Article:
When our son first began with autism services, he was only fifteen months old. We were scared and didn’t know what was happening to us or to our child.
We decided to concentrate on our son. We focused only on him and what he needed at that time. We read a lot of books, but we didn’t tell most of the people in our lives what we were doing because we didn’t know HOW to explain autism.
We also didn’t ask why.
Since that time, I have learned that a lot of families spend a considerable amount of energy on investigating WHY their child has autism.
What did we do?
We didn’t want to split our energy. In truth, we didn’t care at that time about HOW our son had autism. Our son was more important to us than the investigation.
A few years later, I got curious. By this time, our son was older, in inclusion classes, and doing relatively well. At this point, I began to wonder how it happened.
I was quite educated by that time. Besides beginning to tell everyone about our son’s autism and volunteering for autism-related event, every once in awhile I would come across an autism-related study that discussed possible reasons for autism. I discovered that none of these studies gave any concrete results.
One time, for example, I came across a study that looked at mothers who had to be induced into labor. The study suggested a higher prevalence for those babies to have autism.
Now, here’s one problem with studies and why you should take them with a grain of salt – there are always exceptions. My problem with the example above is that my son was not induced. Therefore, even though the study applies to some autistics out there, it does not apply to all autistics. I does not apply to our situation.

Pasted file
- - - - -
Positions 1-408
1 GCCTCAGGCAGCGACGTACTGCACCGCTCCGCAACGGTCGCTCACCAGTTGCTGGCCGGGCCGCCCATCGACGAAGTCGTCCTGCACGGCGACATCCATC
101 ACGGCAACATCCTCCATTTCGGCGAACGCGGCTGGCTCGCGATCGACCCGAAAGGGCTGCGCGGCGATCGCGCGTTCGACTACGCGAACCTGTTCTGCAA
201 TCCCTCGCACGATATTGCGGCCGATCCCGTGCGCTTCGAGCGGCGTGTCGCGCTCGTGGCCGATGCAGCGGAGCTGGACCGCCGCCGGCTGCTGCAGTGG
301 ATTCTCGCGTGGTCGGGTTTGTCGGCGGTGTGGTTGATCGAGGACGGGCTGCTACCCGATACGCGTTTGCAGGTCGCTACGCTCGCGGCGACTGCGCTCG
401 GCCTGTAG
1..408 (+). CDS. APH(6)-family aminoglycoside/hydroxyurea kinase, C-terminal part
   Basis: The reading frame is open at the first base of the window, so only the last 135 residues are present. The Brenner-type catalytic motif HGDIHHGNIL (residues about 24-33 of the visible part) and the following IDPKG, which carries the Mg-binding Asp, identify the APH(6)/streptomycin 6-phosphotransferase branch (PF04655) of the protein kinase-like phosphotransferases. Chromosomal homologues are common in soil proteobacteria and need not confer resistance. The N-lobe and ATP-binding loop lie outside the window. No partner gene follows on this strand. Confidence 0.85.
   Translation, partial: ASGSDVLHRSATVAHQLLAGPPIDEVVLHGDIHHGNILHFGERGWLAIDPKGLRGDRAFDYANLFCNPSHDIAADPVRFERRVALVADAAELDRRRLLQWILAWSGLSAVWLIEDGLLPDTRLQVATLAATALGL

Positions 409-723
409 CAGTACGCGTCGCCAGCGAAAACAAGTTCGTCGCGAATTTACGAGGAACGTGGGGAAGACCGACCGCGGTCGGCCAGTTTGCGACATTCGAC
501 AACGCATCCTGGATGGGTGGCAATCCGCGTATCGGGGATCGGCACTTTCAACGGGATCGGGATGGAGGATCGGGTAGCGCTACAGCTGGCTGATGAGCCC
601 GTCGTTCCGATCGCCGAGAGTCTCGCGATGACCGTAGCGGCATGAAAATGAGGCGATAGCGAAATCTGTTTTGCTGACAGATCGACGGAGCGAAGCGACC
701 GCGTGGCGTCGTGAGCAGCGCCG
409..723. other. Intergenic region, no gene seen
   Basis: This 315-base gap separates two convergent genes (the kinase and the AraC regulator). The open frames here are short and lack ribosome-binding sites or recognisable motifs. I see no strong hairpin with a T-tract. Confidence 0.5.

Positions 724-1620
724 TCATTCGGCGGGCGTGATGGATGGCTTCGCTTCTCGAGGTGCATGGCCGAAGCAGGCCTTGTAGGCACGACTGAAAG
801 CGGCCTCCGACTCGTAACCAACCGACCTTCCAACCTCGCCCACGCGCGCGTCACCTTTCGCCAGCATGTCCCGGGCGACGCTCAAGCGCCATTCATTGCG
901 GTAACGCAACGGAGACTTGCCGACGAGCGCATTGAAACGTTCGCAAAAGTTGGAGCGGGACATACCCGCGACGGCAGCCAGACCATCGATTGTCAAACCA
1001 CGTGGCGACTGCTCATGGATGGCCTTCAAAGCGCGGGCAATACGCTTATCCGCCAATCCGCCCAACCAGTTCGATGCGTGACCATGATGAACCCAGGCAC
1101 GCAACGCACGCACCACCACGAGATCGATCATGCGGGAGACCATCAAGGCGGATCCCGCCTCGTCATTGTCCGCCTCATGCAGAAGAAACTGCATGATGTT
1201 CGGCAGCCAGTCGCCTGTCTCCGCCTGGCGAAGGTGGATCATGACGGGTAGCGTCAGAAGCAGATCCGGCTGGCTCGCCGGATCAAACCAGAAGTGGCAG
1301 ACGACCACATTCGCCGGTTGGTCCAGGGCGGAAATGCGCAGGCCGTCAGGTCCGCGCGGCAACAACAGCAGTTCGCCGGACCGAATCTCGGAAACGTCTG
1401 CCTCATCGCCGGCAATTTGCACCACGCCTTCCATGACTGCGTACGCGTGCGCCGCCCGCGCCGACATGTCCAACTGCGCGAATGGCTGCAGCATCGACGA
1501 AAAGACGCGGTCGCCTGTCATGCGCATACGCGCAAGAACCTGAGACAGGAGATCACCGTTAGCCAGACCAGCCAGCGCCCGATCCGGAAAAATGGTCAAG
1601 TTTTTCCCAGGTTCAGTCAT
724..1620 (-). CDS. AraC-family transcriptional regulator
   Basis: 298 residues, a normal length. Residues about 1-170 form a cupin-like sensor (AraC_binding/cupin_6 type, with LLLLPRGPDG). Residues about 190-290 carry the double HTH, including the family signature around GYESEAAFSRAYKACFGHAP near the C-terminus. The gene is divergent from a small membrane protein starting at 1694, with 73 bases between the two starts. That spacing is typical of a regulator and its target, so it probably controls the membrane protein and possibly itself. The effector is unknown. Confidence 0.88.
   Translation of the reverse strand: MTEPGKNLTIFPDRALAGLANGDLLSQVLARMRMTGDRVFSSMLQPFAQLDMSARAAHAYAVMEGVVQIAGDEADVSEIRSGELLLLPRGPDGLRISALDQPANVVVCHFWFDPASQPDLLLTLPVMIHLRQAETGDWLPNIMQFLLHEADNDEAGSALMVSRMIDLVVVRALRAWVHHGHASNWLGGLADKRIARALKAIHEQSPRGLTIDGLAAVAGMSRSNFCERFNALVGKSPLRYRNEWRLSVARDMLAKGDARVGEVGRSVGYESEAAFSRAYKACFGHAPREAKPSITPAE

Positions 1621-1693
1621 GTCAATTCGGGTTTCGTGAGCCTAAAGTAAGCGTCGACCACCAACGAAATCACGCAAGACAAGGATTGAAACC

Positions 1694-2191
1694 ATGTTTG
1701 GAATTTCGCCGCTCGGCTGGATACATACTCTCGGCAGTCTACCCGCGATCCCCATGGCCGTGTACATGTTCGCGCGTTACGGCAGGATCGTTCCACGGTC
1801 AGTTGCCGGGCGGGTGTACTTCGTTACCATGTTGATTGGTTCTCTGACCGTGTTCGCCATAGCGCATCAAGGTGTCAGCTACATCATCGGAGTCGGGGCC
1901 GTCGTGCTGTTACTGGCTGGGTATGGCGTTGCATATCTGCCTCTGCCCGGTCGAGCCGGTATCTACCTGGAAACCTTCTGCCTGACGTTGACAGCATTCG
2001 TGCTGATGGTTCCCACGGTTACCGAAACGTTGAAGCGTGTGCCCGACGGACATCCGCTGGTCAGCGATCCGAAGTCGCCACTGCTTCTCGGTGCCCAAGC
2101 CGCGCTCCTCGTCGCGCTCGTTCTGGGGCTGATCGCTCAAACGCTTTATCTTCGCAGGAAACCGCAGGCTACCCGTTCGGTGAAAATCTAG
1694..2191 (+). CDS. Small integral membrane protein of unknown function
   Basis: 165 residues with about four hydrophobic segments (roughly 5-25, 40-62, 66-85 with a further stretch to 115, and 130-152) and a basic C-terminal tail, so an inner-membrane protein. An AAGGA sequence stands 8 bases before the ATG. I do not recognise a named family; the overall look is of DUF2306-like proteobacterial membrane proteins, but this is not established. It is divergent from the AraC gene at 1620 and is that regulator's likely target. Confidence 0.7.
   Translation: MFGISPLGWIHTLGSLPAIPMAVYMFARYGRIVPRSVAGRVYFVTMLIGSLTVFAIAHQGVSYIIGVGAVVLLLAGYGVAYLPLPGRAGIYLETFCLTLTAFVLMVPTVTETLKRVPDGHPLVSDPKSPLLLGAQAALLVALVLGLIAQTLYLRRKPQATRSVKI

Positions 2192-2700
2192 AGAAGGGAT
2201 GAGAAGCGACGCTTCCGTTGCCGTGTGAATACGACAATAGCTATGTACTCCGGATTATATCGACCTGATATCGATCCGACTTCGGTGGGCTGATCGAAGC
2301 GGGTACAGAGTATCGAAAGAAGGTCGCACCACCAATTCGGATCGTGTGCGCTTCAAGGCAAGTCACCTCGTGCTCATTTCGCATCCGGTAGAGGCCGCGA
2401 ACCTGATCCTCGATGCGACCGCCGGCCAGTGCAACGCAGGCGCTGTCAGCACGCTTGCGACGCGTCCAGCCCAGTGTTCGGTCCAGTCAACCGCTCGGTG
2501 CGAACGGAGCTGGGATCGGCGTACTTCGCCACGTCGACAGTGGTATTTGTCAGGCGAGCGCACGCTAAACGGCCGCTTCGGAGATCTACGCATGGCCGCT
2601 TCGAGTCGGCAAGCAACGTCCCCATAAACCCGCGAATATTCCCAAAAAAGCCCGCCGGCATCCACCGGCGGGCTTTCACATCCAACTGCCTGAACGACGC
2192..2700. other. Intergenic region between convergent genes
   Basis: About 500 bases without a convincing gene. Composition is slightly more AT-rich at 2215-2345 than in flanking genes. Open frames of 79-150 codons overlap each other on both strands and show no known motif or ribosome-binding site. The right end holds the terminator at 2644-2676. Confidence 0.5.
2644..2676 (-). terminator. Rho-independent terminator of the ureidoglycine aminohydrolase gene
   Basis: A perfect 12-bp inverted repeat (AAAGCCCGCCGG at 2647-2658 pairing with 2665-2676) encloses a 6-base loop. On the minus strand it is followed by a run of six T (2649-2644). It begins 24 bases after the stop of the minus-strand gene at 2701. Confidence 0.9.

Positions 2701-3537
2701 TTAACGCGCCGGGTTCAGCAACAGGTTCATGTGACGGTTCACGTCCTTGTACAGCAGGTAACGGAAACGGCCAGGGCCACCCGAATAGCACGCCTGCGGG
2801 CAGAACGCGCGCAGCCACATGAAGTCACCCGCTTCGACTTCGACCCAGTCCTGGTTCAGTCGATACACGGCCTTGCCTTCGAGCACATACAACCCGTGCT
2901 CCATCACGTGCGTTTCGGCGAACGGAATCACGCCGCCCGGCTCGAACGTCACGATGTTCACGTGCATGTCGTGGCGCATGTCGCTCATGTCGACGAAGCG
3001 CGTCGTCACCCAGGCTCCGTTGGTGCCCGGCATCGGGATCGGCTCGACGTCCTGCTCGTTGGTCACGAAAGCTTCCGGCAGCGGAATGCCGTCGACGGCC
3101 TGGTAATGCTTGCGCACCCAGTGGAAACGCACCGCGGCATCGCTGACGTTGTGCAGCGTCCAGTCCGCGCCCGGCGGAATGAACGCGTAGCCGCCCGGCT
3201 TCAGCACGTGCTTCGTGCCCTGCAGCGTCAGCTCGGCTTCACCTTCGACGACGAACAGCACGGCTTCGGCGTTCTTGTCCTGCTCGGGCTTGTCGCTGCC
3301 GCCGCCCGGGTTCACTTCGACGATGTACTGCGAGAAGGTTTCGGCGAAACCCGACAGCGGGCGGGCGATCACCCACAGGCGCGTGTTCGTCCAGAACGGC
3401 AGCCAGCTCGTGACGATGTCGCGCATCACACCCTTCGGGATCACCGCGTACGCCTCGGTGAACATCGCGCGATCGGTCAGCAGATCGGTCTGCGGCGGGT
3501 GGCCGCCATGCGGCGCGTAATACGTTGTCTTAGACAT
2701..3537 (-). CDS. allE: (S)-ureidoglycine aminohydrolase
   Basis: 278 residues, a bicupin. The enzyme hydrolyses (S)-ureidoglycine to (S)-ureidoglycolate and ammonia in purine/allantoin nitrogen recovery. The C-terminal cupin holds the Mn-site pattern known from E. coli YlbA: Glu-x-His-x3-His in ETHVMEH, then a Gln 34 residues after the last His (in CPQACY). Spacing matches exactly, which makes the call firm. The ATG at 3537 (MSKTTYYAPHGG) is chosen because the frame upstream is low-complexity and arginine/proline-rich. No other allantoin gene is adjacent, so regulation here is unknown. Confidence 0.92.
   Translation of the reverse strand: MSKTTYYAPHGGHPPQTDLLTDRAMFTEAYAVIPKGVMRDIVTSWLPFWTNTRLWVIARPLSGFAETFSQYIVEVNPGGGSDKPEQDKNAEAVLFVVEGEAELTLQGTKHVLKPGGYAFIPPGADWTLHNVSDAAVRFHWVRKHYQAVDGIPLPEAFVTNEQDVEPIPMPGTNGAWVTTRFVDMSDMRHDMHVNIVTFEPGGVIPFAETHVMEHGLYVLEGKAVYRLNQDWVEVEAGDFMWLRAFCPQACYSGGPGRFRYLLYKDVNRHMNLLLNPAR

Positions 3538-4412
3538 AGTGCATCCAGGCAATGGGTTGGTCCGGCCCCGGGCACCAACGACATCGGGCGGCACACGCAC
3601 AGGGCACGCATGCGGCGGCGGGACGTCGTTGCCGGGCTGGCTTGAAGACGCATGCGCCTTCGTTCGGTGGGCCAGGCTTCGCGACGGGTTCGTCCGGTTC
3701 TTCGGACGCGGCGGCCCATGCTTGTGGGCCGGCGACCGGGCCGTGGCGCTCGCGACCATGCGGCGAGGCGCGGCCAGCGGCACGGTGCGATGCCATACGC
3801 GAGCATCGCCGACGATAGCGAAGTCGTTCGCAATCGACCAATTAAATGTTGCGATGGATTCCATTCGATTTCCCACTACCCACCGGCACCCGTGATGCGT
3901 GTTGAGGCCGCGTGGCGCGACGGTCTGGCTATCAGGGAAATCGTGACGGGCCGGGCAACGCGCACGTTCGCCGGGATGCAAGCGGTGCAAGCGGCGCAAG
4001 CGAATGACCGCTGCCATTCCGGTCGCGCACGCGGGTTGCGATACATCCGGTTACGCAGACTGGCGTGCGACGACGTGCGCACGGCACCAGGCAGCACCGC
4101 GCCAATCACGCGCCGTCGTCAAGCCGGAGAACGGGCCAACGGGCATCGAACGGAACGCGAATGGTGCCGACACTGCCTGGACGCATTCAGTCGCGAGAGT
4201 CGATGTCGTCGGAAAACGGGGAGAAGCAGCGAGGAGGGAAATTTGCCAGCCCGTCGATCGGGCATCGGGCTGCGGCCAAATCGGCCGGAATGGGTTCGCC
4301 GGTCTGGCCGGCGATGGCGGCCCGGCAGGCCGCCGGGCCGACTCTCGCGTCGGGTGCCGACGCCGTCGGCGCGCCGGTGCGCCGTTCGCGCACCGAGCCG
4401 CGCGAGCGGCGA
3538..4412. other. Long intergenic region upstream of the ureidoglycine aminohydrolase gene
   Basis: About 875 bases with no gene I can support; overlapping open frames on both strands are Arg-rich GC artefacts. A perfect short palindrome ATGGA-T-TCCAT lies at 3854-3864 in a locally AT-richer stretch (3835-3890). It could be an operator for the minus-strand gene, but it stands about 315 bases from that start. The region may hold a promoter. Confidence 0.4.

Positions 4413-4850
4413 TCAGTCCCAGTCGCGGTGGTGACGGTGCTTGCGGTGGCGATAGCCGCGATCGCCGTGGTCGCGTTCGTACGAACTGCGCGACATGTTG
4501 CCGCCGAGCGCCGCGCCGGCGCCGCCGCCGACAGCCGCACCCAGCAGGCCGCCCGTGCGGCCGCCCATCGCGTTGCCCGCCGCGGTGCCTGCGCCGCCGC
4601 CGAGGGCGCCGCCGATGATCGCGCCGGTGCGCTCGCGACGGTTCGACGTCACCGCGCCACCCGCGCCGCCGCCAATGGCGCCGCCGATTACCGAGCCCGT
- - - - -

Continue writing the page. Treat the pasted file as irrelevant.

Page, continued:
Why do I think my son got autism?
I believe a baby is born “ready.” Then, if that child gets a “trigger,” there is a high chance that some form of autism could develop.
The trigger can come in many forms; age of the parents or one parent, history in the family, the environment, and, yes, even the shots that are given to newborns.
I don’t believe the MMR shots alone are the cause of autism. However, again citing the fact that there are exceptions, there have been a few cases of the MMR shot inducing autism. But I believe those cases are rare.
And, again, I do not believe the MMR shot applies to my son. The study about inducing a delivery did not apply nor did a few other studies I’ve read. I still do not know exactly what caused my son’s autism, and I probably will never know.
What should you do?
Investigate why your child got his/her autism when you feel the time is right. I would advise watching how much energy you are taking away from your child in order to solve a problem that – in reality – won’t really help your child.
You cannot undo your child’s autism, you cannot go back in time.
Plus, is the blame-game all that important? Maybe your child got autism because, well, he was born ready and a trigger – one that was out of your control – just happened. Examine your own anger and ask yourself, is it worth it that you have to know why.
I wouldn’t change my son for anything. He has autism, but if he didn’t he’d be a completely different kid. And, I love him exactly the way he is.
Yes, he has it “harder” than other kids his age, but maybe his struggles will make an even better person. He already has strengths that many of his peers don’t.
I don’t regret for one second how we handled our child’s autism. I am not angry, but fairly sure how my son got autism. He just got it. And, we deal with it. And, he’s…awesome. Period.
And, that’s okay with me.
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